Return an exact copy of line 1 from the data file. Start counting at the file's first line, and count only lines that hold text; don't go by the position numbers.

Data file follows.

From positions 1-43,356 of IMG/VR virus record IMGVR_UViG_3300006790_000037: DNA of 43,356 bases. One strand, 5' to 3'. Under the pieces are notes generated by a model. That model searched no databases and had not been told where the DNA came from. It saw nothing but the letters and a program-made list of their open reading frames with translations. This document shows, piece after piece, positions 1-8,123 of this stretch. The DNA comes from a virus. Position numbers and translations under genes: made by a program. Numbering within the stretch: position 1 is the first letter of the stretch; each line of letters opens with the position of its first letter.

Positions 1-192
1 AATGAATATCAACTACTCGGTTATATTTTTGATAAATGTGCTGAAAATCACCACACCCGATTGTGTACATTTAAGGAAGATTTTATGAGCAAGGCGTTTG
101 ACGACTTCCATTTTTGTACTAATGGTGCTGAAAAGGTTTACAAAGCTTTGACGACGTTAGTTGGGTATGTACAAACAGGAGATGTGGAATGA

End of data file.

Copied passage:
From positions 1-43,356 of IMG/VR virus record IMGVR_UViG_3300006790_000037: DNA of 43,356 bases. One strand, 5' to 3'. Under the pieces are notes generated by a model. That model searched no databases and had not been told where the DNA came from. It saw nothing but the letters and a program-made list of their open reading frames with translations. This document shows, piece after piece, positions 1-8,123 of this stretch. The DNA comes from a virus. Position numbers and translations under genes: made by a program. Numbering within the stretch: position 1 is the first letter of the stretch; each line of letters opens with the position of its first letter.